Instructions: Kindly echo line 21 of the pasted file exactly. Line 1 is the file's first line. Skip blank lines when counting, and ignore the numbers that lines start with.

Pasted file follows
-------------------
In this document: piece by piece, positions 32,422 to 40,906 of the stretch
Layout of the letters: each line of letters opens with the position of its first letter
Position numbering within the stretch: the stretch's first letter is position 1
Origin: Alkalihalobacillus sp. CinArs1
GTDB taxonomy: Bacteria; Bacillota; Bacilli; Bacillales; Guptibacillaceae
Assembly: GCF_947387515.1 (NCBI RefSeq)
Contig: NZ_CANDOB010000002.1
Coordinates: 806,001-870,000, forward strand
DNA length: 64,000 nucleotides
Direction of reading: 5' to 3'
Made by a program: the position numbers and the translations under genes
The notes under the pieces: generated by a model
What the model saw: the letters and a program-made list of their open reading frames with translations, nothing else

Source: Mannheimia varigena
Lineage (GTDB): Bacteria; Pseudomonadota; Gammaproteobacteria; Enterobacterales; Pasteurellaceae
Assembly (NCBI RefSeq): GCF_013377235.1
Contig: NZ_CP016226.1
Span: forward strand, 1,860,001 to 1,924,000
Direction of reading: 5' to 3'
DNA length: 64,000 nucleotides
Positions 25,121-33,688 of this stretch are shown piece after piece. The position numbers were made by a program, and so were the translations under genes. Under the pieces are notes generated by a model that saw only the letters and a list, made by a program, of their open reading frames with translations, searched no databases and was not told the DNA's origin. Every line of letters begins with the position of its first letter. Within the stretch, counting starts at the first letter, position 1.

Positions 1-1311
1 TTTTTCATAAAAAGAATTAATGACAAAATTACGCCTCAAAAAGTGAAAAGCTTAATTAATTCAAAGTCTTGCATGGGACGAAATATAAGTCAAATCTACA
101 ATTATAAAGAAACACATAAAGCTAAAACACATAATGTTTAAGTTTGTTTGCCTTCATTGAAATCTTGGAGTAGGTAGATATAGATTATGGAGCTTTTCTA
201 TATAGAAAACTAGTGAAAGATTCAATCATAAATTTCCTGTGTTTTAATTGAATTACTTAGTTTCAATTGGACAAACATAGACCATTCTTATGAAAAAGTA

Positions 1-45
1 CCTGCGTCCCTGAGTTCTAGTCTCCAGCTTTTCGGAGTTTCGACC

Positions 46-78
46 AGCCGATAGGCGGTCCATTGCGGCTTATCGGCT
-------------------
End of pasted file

Positions 25,121-33,688 of this stretch are shown piece after piece. The position numbers were made by a program, and so were the translations under genes. Under the pieces are notes generated by a model that saw only the letters and a list, made by a program, of their open reading frames with translations, searched no databases and was not told the DNA's origin. Every line of letters begins with the position of its first letter. Within the stretch, counting starts at the first letter, position 1.